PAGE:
The overall plan with the
lines mod is to have a timetable scheduling system which is integrated with the other advtrains functions, especially the stop rails. This is the concept for it.
This is currently a draft, and subject to discussion before I will start implementing it. Please bring in your ideas, suggestions or criticisms. Just add them under the relevant headline and sign them with your name (use the “signature” button in the editor toolbar)
A timetable is a structure consisting of multiple “timetable items”. Every timetable item belongs to a Location and an optional Track code, and identifies one stop rail that the train should stop at or pass.
The timetable item holds:
* The stop modes should get better names — orwell 2021/04/19 22:11
All arrival and departure times in the timetable are relative to the initial departure time of any given train. That means, the timetable only defines after how many minutes/seconds after its initial departure at the first location it should be where.
Every timetable has an unique name and is saved globally.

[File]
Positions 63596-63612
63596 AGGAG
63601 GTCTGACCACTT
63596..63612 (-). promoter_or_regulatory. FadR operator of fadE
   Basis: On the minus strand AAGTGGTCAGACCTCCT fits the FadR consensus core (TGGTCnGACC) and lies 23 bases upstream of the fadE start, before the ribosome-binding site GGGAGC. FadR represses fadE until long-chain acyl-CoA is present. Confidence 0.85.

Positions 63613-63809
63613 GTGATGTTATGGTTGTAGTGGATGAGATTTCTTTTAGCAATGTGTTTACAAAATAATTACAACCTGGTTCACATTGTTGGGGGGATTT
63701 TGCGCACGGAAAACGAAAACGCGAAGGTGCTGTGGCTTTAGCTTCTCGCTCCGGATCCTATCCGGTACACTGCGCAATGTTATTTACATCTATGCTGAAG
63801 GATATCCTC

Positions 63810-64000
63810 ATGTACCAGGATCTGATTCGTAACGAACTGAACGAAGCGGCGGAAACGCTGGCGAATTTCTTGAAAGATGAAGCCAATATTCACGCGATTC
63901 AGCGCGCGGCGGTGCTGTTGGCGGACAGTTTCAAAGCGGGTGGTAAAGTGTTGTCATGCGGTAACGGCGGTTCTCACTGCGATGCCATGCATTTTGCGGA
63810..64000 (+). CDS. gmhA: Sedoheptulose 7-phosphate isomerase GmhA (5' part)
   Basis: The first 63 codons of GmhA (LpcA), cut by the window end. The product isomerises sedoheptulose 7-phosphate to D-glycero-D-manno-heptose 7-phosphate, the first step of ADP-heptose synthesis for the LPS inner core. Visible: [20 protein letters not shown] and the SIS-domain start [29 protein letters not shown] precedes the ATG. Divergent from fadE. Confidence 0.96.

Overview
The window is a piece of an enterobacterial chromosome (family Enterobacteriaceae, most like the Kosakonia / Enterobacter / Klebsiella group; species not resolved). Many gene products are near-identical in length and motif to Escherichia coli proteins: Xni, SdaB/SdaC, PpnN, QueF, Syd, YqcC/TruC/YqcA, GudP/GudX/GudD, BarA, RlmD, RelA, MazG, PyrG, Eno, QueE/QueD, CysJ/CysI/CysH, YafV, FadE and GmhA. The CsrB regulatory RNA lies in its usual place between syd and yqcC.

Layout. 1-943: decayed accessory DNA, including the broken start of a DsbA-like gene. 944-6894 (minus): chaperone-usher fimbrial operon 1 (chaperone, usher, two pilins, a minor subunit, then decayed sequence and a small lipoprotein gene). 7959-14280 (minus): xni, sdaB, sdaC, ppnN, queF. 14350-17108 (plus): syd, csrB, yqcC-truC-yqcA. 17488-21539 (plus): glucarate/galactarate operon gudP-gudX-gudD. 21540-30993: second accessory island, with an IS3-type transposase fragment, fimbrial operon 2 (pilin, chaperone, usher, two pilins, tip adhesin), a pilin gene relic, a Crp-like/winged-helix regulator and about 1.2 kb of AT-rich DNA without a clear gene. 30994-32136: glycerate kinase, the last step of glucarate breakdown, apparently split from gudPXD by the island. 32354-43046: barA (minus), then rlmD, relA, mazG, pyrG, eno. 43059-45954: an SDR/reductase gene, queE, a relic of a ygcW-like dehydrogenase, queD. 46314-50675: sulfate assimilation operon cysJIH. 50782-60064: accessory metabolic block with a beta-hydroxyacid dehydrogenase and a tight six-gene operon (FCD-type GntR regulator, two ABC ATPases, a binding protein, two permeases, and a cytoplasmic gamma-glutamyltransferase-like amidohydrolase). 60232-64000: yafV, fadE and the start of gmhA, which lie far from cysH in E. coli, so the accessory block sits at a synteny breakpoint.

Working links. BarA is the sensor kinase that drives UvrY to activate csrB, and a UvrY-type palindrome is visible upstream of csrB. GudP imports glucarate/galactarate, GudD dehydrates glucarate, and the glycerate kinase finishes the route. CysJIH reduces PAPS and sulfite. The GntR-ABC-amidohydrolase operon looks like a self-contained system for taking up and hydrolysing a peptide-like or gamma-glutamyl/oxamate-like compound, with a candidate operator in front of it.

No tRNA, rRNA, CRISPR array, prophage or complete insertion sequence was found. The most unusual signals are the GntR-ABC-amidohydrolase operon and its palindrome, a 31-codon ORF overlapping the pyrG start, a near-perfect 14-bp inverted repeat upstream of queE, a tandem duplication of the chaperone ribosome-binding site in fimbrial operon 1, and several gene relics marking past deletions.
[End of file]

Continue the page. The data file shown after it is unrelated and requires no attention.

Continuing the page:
In view of the timetable recording and travel time update functions, it would be good to implement it as follows:
When a timetable is assigned to a train, the train forms a Service of the line the timetable belongs to. The train then gets an instance of the timetable.
In the timetable instance, the relative times are replaced by the actual absolute railway times by adding them to the planned initial departure of the train. The lines in the timetable instance gain additional “computed properties”:
The “ready time” is determined from the expected arrival time. For a normal stop, this is the arrival + stop time, for “wait for departure” just the arrival time. When guaranteed connections are involved, they might affect the ready time too. For pass-through items, for which the departure time is only an orientation and the train never stops, there is no “ready time”.